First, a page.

The rise of ‘S’ in ESG reporting
Sam Smith, CEO of finnCap Group recently spoke to Business Leader about the importance of social responsibility as a part of Sustainability and ESG Month.
With COP26 on the horizon and the urgency around climate change following the publication of the IPCC Report, it’s no surprise that the ‘environmental’ aspect of ESG (environmental, social and governance) factors has dominated the headlines.
In many respects, the ‘S’ or ‘social’ impact can be more difficult for investors to assess. A 2019 Global ESG Survey by BNP Paribas revealed that 46% of investors found the ‘S’ to be the most challenging to analyse and integrate into investment strategies. According to the report, investors understand the ‘E’ and the ‘G’, but the ‘S’ has, for several reasons, suffered from “middle child predicament”.
The United Nations Principles for Responsible Investment (‘PRI’) pointed to the fact that social issues are less tangible. Social issues cover a wide range of topics: from consumer protection to product safety, labour law and safety at work, diversity, the fight against corruption and respect for human rights throughout the supply chain. Furthermore, there is less established and consistent data to demonstrate companies’ social standards and the impact on their performance.
Yet, in a post COVID world, ‘S’ is now demanding attention – both from company stakeholders and society at large. In a recent survey from KPMG, 96% of CEOs said their response to the pandemic had shifted their focus to the social component of ESG, an increase from 63% in August 2020. 99% of CEOs also said they had a stronger emotional connection to company purpose since the crisis began.
During the pandemic, many businesses found themselves in the spotlight as they battled to respond to the impact of lockdown measures and economic uncertainty on their employees, customers, and communities. The pandemic also brought into sharp focus existing inequalities, prompting action to address them. Companies which were agile, which adapted and stepped up to the challenge – which, as simple as it sounds, ‘did the right thing’ – can continue to build on that positive momentum. Those that didn’t – who received criticism and suffered reputational damage for poor ‘S’ practices – have hopefully learnt a powerful lesson.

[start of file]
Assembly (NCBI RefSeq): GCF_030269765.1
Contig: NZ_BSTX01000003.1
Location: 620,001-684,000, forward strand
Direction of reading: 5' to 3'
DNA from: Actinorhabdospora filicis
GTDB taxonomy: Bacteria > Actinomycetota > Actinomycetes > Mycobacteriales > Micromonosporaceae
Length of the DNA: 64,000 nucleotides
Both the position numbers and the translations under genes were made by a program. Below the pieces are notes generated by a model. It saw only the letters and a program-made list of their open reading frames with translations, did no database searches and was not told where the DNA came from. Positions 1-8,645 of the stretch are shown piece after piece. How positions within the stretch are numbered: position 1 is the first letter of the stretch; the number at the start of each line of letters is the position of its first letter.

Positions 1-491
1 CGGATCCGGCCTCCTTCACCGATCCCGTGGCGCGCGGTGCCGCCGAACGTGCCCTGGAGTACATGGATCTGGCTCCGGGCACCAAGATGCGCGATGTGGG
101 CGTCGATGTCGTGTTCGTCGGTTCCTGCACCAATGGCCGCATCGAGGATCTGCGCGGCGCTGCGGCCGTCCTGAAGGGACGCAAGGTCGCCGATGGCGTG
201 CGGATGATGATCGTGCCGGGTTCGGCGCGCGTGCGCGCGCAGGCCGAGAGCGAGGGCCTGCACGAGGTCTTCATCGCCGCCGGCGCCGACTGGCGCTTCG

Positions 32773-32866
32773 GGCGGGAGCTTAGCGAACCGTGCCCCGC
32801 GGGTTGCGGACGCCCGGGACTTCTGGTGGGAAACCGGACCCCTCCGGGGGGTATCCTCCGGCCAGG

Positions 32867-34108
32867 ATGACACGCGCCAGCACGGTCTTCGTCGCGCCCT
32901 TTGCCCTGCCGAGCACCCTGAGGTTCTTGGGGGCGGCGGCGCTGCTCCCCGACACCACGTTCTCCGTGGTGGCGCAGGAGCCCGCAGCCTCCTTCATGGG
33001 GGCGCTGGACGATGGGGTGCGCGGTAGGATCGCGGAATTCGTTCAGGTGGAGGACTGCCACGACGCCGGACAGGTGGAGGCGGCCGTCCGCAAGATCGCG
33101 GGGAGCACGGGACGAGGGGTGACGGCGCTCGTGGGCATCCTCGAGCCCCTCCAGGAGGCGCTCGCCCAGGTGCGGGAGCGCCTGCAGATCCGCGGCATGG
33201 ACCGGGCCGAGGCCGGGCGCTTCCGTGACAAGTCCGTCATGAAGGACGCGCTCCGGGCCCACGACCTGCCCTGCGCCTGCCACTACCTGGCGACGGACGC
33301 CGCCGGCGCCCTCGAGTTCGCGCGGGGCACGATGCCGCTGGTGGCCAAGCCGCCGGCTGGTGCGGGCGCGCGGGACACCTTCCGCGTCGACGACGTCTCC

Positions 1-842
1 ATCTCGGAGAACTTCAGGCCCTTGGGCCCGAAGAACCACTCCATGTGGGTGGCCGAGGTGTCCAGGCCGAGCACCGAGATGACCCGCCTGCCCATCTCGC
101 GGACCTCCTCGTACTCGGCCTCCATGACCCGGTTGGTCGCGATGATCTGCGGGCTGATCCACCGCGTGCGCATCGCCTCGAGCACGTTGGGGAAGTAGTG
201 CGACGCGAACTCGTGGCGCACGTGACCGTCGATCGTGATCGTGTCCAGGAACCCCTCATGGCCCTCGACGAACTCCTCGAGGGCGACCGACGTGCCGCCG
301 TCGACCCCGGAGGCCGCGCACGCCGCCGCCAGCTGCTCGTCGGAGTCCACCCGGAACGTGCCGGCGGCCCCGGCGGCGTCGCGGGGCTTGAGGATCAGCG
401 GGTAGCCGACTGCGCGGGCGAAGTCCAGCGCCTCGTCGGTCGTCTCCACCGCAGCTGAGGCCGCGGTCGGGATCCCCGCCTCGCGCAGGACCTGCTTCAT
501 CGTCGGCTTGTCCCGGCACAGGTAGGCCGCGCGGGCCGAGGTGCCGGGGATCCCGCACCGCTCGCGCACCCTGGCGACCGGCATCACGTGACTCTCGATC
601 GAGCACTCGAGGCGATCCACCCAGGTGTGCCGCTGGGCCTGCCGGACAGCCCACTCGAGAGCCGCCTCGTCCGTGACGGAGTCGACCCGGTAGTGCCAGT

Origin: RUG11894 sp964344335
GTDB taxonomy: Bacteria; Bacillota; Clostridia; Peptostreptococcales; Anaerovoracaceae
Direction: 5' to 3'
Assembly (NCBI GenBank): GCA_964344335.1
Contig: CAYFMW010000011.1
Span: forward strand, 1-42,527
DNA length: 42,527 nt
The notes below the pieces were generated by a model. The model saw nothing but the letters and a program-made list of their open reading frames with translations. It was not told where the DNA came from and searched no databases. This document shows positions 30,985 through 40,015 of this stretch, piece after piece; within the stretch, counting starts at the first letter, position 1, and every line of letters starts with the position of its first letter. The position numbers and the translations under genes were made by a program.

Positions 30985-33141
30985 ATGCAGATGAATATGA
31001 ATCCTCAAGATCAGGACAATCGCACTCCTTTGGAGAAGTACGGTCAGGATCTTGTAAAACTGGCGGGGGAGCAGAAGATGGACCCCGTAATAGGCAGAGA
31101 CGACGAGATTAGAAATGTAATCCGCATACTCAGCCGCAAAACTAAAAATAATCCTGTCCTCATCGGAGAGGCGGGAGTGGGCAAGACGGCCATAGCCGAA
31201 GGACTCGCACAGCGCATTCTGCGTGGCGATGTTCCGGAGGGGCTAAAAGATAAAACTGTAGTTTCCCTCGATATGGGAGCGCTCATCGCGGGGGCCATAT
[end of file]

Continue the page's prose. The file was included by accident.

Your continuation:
Major corporate crises are often rooted in a failure to adhere to social standards. There’s no doubt that issues such as human rights, labour standards and gender equality – and the risks and opportunities they present – will be increasingly scrutinised by investors, regulators, Government, customers, and employees. As the world slowly re-sets after a period of economic shocks and societal upheavals, it is incumbent on business leaders to find ways of ‘building back better’.
I firmly believe that by effectively managing social issues, and by taking principled, active positions, businesses can achieve a ‘sustainable advantage’ in the market. Doing the right thing will enhance their ability to attract investment, customers, and talent.
It strikes me that ‘S’ practices are often a reflection of corporate culture. A strong, inclusive culture is the foundation for strong social standards – and this starts at the top. I would urge business leaders to consider this as they look to meaningfully engage with the ‘S’ in ESG.